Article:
Keywords:  Inflation persistence, persistence stability, ARFIMA models, long memory, structural breaks, bayesian estimations 
JEL:  C22 E31 
Date:  2005–02 
URL:  http://d.repec.org/n?u=RePEc:upf:upfgen:958&r=ets 
By:  Laura Mayoral 
Abstract:  A new parametric minimum distance timedomain estimator for ARFIMA processes is introduced in this paper. The proposed estimator minimizes the sum of squared correlations of residuals obtained after filtering a series through ARFIMA parameters. The estimator is easy to compute and is consistent and asymptotically normally distributed for fractionally integrated (FI) processes with an integration order d strictly greater than 0.75. Therefore, it can be applied to both stationary and nonstationary processes. Deterministic components are also allowed in the DGP. Furthermore, as a byproduct, the estimation procedure provides an immediate check on the adequacy of the specified model. This is so because the criterion function, when evaluated at the estimated values, coincides with the BoxPierce goodness of fit statistic. Empirical applications and MonteCarlo simulations supporting the analytical results and showing the good performance of the estimator in finite samples are also provided.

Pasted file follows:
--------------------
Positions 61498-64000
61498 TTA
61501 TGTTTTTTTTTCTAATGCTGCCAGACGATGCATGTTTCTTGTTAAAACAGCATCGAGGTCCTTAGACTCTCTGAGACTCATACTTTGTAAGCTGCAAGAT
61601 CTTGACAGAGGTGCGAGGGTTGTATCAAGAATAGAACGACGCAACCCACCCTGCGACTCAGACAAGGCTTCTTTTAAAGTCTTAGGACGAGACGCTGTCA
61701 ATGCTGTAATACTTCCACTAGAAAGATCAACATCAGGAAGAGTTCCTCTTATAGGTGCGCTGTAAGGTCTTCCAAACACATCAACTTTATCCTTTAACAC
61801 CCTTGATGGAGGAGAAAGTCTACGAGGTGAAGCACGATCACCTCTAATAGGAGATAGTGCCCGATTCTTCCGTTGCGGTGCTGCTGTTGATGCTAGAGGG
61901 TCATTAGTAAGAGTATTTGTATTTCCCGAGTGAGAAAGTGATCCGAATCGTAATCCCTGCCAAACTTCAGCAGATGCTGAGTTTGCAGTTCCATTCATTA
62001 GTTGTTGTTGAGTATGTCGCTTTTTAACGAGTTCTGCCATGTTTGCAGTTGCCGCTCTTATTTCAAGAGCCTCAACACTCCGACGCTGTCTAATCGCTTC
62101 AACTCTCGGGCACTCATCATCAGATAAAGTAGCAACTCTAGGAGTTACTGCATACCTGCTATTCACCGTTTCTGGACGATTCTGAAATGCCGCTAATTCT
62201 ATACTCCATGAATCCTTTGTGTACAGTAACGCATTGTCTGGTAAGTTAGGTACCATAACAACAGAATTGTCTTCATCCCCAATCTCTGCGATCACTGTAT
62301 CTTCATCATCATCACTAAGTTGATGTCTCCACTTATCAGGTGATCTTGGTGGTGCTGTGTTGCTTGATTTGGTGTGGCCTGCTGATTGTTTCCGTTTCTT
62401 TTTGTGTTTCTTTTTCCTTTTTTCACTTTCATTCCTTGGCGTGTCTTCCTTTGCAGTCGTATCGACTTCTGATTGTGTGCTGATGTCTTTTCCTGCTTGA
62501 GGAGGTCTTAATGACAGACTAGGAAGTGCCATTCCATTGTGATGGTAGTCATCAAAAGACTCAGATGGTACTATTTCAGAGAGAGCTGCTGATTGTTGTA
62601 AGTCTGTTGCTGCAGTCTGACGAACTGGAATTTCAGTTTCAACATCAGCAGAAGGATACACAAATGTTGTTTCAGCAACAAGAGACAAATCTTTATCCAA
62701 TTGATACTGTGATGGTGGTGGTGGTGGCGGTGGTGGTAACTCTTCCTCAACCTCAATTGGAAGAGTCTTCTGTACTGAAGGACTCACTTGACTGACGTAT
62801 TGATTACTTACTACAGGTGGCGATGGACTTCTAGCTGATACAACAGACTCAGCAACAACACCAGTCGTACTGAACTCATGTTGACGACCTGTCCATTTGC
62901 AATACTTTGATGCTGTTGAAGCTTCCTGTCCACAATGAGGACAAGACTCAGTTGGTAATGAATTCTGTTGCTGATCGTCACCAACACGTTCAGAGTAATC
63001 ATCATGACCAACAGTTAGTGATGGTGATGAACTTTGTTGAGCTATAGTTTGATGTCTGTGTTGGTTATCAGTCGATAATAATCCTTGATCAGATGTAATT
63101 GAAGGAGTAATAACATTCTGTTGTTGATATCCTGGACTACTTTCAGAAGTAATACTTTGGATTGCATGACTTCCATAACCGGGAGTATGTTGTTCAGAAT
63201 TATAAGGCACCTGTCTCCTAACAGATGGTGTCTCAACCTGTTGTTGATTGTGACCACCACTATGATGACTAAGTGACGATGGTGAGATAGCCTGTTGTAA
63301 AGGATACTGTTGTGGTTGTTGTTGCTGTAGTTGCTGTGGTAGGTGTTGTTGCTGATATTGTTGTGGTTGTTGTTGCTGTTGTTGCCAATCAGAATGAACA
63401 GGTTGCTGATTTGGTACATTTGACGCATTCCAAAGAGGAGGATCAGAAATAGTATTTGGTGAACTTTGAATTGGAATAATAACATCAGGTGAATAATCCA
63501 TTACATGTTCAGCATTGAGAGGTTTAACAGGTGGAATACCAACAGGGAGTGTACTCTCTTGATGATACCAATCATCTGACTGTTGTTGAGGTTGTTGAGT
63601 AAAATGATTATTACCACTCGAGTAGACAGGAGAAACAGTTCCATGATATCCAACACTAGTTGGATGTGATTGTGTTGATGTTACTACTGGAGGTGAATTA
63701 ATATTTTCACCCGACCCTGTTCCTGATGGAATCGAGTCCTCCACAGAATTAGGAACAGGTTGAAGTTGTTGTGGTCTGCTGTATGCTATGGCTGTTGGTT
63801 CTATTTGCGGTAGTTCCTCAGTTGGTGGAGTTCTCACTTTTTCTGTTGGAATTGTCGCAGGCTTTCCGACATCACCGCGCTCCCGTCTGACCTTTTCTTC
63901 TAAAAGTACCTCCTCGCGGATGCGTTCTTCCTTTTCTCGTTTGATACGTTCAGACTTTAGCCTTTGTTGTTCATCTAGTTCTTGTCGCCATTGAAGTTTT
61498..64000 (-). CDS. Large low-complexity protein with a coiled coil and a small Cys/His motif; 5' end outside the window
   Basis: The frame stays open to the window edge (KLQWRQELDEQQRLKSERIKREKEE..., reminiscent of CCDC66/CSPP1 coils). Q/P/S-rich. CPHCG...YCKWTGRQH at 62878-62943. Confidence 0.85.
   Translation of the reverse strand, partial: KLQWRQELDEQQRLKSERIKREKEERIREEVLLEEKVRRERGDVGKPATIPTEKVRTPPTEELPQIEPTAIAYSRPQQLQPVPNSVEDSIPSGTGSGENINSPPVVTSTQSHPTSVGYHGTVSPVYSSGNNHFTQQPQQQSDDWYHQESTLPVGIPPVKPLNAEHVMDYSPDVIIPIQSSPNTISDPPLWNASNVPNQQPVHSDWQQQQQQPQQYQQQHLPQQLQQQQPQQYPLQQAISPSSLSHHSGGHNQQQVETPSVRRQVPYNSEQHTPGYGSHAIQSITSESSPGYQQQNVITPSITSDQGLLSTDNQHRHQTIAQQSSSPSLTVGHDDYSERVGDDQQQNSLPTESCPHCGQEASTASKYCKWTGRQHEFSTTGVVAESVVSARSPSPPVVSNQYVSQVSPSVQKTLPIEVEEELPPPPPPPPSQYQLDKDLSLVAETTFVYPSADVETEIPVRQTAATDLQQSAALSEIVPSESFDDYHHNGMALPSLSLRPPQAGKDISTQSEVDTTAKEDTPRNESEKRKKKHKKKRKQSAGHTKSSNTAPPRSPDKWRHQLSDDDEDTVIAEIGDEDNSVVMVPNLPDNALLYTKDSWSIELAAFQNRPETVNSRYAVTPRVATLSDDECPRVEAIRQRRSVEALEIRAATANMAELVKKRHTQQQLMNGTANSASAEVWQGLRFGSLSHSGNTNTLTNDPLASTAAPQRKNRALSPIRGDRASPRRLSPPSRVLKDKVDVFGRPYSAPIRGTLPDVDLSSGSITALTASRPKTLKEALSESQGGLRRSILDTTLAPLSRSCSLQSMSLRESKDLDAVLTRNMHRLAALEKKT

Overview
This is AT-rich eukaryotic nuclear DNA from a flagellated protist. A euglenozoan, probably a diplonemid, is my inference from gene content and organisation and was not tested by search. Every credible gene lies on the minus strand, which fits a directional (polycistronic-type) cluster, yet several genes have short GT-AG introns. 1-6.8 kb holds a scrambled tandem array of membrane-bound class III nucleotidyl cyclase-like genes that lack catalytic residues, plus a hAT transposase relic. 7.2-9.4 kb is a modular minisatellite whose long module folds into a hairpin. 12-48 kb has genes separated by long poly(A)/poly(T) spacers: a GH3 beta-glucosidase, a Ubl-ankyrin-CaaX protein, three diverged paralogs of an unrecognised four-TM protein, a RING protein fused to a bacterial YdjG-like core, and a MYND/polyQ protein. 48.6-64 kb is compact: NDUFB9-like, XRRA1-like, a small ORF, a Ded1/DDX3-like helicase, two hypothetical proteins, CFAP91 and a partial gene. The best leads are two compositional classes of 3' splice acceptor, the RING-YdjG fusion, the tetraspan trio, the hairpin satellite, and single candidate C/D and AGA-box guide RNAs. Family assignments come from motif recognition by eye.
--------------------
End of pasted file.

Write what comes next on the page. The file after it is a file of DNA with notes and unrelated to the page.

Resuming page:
Keywords:  Fractional integration, nonstationary longmemory time series, minimum distance estimation 
JEL:  C13 C22 
Date:  2006–01 
URL:  http://d.repec.org/n?u=RePEc:upf:upfgen:959&r=ets 
By:  Ilias Lekkos (EFG Eurobank); Costas Milas (Keele University); Theodore Panagiotidis (Loughborough University) 
Abstract:  This paper explores the ability of factor models to predict the dynamics of US and UK interest rate swap spreads within a linear and a nonlinear framework. We reject linearity for the US and UK swap spreads in favour of a regimeswitching smooth transition vector autoregressive (STVAR) model, where the switching between regimes is controlled by the slope of the US term structure of interest rates. We compare the ability of the STVAR model to predict swap spreads with that of a nonlinear nearestneighbours model as well as that of linear AR and VAR models. We find some evidence that the nonlinear models predict better than the linear ones. At short horizons, the nearestneighbours (NN) model predicts better than the STVAR model US swap spreads in periods of increasing risk conditions and UK swap spreads in periods of decreasing risk conditions. At long horizons, the STVAR model increases its forecasting ability over the linear models, whereas the NN model does not outperform the rest of the models. 
Keywords:  Interest rate swap spreads, term structure of interest rates, factor models, regime switching, smooth transition models, nearestneighbours, forecasting. 
JEL:  C51 C52 C53 E43 
Date:  2006–03 
URL:  http://d.repec.org/n?u=RePEc:lbo:lbowps:2006_6&r=ets